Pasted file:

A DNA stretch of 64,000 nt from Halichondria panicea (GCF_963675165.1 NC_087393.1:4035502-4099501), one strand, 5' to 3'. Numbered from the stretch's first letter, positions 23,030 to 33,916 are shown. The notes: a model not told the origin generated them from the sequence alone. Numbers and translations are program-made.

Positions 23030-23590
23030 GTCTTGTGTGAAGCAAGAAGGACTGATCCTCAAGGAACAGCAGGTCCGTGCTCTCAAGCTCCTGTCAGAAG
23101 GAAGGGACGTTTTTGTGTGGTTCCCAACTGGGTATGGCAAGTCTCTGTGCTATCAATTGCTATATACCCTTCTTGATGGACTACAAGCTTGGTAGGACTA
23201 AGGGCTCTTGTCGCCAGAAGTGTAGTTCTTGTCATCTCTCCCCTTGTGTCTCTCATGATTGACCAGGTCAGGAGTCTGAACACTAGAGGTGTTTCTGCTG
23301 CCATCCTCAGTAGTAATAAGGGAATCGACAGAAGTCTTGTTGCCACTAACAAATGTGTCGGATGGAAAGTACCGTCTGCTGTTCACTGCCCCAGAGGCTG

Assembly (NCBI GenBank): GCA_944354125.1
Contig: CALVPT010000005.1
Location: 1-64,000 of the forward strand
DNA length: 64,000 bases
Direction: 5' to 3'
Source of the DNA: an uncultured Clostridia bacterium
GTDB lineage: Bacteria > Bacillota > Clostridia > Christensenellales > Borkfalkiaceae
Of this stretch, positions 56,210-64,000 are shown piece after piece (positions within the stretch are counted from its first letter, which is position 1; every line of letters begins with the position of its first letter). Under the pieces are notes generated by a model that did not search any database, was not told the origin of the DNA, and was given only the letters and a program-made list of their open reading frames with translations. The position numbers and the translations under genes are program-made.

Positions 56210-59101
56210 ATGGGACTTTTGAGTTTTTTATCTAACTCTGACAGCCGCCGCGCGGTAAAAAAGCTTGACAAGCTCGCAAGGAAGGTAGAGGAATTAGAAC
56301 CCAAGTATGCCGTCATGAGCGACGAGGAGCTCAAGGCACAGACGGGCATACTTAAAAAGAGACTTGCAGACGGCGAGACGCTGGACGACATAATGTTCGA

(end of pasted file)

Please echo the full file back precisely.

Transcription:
A DNA stretch of 64,000 nt from Halichondria panicea (GCF_963675165.1 NC_087393.1:4035502-4099501), one strand, 5' to 3'. Numbered from the stretch's first letter, positions 23,030 to 33,916 are shown. The notes: a model not told the origin generated them from the sequence alone. Numbers and translations are program-made.

Positions 23030-23590
23030 GTCTTGTGTGAAGCAAGAAGGACTGATCCTCAAGGAACAGCAGGTCCGTGCTCTCAAGCTCCTGTCAGAAG
23101 GAAGGGACGTTTTTGTGTGGTTCCCAACTGGGTATGGCAAGTCTCTGTGCTATCAATTGCTATATACCCTTCTTGATGGACTACAAGCTTGGTAGGACTA
23201 AGGGCTCTTGTCGCCAGAAGTGTAGTTCTTGTCATCTCTCCCCTTGTGTCTCTCATGATTGACCAGGTCAGGAGTCTGAACACTAGAGGTGTTTCTGCTG
23301 CCATCCTCAGTAGTAATAAGGGAATCGACAGAAGTCTTGTTGCCACTAACAAATGTGTCGGATGGAAAGTACCGTCTGCTGTTCACTGCCCCAGAGGCTG

Assembly (NCBI GenBank): GCA_944354125.1
Contig: CALVPT010000005.1
Location: 1-64,000 of the forward strand
DNA length: 64,000 bases
Direction: 5' to 3'
Source of the DNA: an uncultured Clostridia bacterium
GTDB lineage: Bacteria > Bacillota > Clostridia > Christensenellales > Borkfalkiaceae
Of this stretch, positions 56,210-64,000 are shown piece after piece (positions within the stretch are counted from its first letter, which is position 1; every line of letters begins with the position of its first letter). Under the pieces are notes generated by a model that did not search any database, was not told the origin of the DNA, and was given only the letters and a program-made list of their open reading frames with translations. The position numbers and the translations under genes are program-made.

Positions 56210-59101
56210 ATGGGACTTTTGAGTTTTTTATCTAACTCTGACAGCCGCCGCGCGGTAAAAAAGCTTGACAAGCTCGCAAGGAAGGTAGAGGAATTAGAAC
56301 CCAAGTATGCCGTCATGAGCGACGAGGAGCTCAAGGCACAGACGGGCATACTTAAAAAGAGACTTGCAGACGGCGAGACGCTGGACGACATAATGTTCGA